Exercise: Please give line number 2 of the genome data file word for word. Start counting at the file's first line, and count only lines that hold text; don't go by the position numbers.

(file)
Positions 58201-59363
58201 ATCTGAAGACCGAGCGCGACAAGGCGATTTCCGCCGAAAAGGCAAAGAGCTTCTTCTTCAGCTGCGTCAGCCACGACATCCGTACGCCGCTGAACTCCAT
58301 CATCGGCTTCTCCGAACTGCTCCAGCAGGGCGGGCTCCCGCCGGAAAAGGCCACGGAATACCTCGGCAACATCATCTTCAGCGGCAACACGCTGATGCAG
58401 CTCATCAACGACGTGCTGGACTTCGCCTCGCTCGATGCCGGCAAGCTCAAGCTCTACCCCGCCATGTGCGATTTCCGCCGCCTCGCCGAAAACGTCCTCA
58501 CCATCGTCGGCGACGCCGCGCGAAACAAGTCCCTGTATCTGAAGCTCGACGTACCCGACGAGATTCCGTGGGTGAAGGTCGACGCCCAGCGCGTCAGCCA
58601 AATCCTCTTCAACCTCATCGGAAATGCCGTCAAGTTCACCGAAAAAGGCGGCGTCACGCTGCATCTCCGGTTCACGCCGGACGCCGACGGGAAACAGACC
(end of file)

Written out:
58201 ATCTGAAGACCGAGCGCGACAAGGCGATTTCCGCCGAAAAGGCAAAGAGCTTCTTCTTCAGCTGCGTCAGCCACGACATCCGTACGCCGCTGAACTCCAT